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Old November 3rd, 2013, 07:37 PM   #8401
cardiff
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Quote:
Originally Posted by hugh View Post
I gladly accept the fact that London is doing well, I challenge you to find any post I've made that suggests the contrary. My gripe is with the excess of self congratulation, comparisons or references to other cities, the amount of looking over one's shoulder. London doesn't need it.
Cant say i notice it more than any other cities thread (maybe for you its more obvious )

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I'd written elsewhere that I didn't like the garden bridge, and though it looks better in these renderings, I think that still holds true. Apart from the upkeep, which seems impractical over a wind-swept urban (this part) river, it strikes me as a bit of kitsch, in a city lucky enough to have a plethora of real green spaces. New York might benefit from its High Line, Seoul from its Cheonggyecheon project, but in London I'd say it's redundant.
I want St James Park elegant, Hampstead Heath wild and rambling, and the central city stretch of the Thames, gritty.
The parts of the Thames that i like the most are the more tailored areas such as Victoria Embankment (despite the traffic), by the London eye and More London and The Towers of Lonon. Each of those areas offers grand views of the architecture lining the Thames and has some great streetscapes that interact quite well with the waterfront. I think the Thames hasnt been gritty for years, and despite the architecture around St Pauls offers quite an attractive river journey for most of its length. Its nice to see the river bein incorporated back into the cities life IMO. Also i would say any quiet green space is welcome in this part of the city as i always find St James park packed with tourists.
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Old November 3rd, 2013, 09:58 PM   #8402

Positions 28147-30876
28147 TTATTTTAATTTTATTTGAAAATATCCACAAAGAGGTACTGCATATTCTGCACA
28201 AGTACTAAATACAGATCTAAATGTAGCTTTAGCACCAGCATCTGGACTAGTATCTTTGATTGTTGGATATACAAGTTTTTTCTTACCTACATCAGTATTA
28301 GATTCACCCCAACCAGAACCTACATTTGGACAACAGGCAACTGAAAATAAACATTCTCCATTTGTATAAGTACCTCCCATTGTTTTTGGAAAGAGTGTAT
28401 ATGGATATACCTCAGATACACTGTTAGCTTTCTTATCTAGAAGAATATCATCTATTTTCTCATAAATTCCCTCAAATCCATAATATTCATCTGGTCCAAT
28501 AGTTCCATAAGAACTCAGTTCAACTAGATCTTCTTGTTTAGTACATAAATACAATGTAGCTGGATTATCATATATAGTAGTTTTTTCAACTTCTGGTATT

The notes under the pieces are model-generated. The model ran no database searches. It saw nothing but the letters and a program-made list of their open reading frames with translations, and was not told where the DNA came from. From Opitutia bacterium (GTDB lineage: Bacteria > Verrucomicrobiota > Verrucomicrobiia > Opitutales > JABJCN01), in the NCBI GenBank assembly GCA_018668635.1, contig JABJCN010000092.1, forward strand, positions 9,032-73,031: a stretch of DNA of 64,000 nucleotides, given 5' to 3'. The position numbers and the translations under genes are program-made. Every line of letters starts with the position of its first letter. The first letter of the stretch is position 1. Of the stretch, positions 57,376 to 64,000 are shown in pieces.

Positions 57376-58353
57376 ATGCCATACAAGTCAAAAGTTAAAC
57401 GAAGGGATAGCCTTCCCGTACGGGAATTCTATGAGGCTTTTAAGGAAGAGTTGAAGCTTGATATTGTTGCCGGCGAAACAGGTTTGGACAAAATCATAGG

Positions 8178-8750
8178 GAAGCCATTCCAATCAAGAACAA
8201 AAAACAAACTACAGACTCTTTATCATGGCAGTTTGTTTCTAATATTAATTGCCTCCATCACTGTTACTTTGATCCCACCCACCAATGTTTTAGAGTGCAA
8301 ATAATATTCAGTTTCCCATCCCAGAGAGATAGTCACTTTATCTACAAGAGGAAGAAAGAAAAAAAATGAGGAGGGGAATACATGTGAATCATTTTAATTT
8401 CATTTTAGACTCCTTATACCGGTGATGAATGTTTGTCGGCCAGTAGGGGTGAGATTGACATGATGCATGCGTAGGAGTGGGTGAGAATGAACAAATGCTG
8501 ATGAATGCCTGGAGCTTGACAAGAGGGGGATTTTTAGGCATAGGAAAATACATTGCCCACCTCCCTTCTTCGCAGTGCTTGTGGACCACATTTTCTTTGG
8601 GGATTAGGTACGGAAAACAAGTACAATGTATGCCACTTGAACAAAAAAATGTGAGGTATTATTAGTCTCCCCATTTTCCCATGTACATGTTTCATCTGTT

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Quote:
Originally Posted by cardiff View Post
Cant say i notice it more than any other cities thread (maybe for you its more obvious )



The parts of the Thames that i like the most are the more tailored areas such as Victoria Embankment (despite the traffic), by the London eye and More London and The Towers of Lonon. Each of those areas offers grand views of the architecture lining the Thames and has some great streetscapes that interact quite well with the waterfront. I think the Thames hasnt been gritty for years, and despite the architecture around St Pauls offers quite an attractive river journey for most of its length. Its nice to see the river bein incorporated back into the cities life IMO. Also i would say any quiet green space is welcome in this part of the city as i always find St James park packed with tourists.
I agree with much of the above, perhaps I should have said unabashedly 'urban' rather than 'gritty'. A floral bridge here is a bit like hanging a lacy curtain in a modernist window.
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Old November 3rd, 2013, 11:49 PM   #8403
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Really? The area around Temple is a very leafy stretch, and it is abound with refined old gems of architecture.
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Old November 4th, 2013, 12:06 AM   #8404
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Unison Building:

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Unison NW1 by Jamie Barras, on Flickr

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UNISON Building, Euston Road by bluebeart, on Flickr

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UNISON's HQ building on Euston road Central London by Simon Bolton UK, on Flickr
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Old November 4th, 2013, 12:18 AM   #8405
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70 Mark Lane | City of London | 63m | 17 fl | U/C

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70 Mark Lane u/c by stevekeiretsu, on Flickr

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Old November 4th, 2013, 12:25 AM   #8406
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King's Cross Central | Camden & Islington | U/C

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Old November 4th, 2013, 12:39 AM   #8407
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The City | EC3

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Canary Wharf | E14

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Old November 4th, 2013, 01:55 AM   #8408
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Quote:
Originally Posted by Loathing View Post
Really? The area around Temple is a very leafy stretch, and it is abound with refined old gems of architecture.